(3)    “Protect Our Children” from Being Raised by Gay Parents: The Proponents were willing to make this argument at trial, and not just during the campaign. They maintained that the state had a rational basis for barring same-sex marriage because two biological parents provided the optimal childrearing environment for children. However, this argument appears to concern whether gay individuals should have the right to parent, rather than the right to marry. Once children are situated with a same-sex couple, they would appear to be more, rather than less, protected if their parents were permitted to marry. David Blankenhorn, the expert witness for the Proponents of Prop 8, testified that “[g]ay marriage would extend a wide range of the natural and practical benefits of marriage to many lesbian and gay couples and their children.” He further maintained that “[b]y increasing the number of married couples who might be interested in adoption and foster care, same-sex marriage might well lead to fewer children growing up in state institutions and more growing up in loving adoptive and foster families.” To be sure, some same-sex couples might be deterred from having children at all if they were denied the right to marry. Yet the Proponents, to my knowledge, did not argue that the parental rights of gay people should be regulated through such a disincentive.
(4)    “Protect Our Children” from Being Raised by Unmarried Straight Parents:  As the Perry litigation continued, the emphasis shifted from the children of same-sex couples to the children of opposite-sex couples. The contention is that because same-sex couples cannot spontaneously procreate, all of their parenting will be planned. Opposite-sex couples, in contrast, routinely engage in “reckless procreation,” and therefore have a different need for an institution that would stabilize their relationships. This “child-protective” argument appears to be categorically different from the main arguments of the campaign. It maintains that children need to be protected from unmarried straight couples rather than gay couples (married or otherwise). Given that no one is proposing that straight couples be denied the right to marry, an additional premise is needed to complete the argument. This premise is that allowing same-sex couples to marry would cause fewer opposite-sex couples to marry. At trial, expert witness Lee Badgett testified that this predicate was empirically implausible by looking at statistics from jurisdictions (like Massachusetts and the Netherlands) where same-sex marriage had already been legalized. Even if Badgett were wrong, this argument raises constitutional concerns. To the extent that straight couples failed to marry because gay couples were tarnishing the brand, this could run afoul of the longstanding constitutional doctrine that private biases cannot be a justification for governmental action.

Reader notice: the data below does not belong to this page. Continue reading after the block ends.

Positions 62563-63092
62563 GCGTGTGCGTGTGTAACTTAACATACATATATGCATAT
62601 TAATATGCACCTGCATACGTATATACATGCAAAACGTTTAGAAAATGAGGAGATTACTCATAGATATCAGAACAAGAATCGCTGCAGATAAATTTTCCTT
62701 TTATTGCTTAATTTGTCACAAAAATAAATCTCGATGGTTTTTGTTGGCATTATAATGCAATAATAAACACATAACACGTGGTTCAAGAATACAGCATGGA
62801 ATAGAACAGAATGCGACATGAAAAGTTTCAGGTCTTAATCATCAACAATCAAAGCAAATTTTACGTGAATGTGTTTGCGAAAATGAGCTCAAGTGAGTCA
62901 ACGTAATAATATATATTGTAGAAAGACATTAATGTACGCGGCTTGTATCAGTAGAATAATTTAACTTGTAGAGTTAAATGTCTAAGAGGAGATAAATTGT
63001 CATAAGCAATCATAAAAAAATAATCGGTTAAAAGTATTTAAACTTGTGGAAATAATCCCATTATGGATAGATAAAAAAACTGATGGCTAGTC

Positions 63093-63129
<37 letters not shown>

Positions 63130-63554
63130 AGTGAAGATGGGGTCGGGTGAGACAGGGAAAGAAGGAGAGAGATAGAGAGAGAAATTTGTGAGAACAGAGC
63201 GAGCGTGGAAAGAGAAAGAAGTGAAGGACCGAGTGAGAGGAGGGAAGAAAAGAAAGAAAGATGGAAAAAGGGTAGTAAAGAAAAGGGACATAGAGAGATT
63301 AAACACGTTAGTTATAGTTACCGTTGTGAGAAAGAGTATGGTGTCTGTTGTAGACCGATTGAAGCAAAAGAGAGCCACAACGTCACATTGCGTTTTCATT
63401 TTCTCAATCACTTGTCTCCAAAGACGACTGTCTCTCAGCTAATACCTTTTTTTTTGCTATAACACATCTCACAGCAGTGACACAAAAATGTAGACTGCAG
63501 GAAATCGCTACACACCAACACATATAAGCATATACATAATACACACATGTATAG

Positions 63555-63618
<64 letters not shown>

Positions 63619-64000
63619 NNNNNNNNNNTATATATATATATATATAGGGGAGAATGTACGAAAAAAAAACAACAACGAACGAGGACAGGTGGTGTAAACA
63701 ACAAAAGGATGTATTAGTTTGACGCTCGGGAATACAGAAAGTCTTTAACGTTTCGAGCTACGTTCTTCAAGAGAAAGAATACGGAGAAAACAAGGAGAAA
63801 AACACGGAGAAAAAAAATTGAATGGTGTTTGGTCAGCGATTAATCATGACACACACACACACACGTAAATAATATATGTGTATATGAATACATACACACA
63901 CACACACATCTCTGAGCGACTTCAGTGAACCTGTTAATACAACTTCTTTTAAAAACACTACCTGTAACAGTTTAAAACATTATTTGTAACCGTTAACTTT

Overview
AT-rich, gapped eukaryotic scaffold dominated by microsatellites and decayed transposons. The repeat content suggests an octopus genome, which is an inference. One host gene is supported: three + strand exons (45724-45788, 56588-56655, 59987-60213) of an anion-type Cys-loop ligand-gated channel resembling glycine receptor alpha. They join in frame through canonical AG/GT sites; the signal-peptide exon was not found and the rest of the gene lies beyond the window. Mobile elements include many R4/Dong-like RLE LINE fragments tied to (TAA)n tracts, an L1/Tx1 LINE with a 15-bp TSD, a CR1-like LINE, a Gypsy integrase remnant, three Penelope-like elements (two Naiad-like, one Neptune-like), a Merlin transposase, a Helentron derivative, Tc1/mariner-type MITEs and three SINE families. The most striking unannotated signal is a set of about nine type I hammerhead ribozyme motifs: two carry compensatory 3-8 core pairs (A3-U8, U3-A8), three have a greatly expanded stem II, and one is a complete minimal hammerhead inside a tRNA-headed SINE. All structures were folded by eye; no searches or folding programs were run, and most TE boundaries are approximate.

This list of possibilities is not exhaustive, and much more would need to be said about each permutation of the child-protective argument. However, I hope that my talk will give a sense that the child-protective argument deserves to be unpacked—all the more so because it appeals to an unassailable value. I am not, of course, contesting the importance of protecting our children. Rather, I am underscoring that, as legal scholar Martin Guggenheim has argued, the rhetoric of children’s rights can often be a mask for adult desires. Talking about children’s rights is not the same as acting in their interests.

Kenji Yoshino is Chief Justice Earl Warren Professor of Constitutional Law, New York University School of Law. You can reach him by e-mail at yoshinok at exchange.law.nyu.edu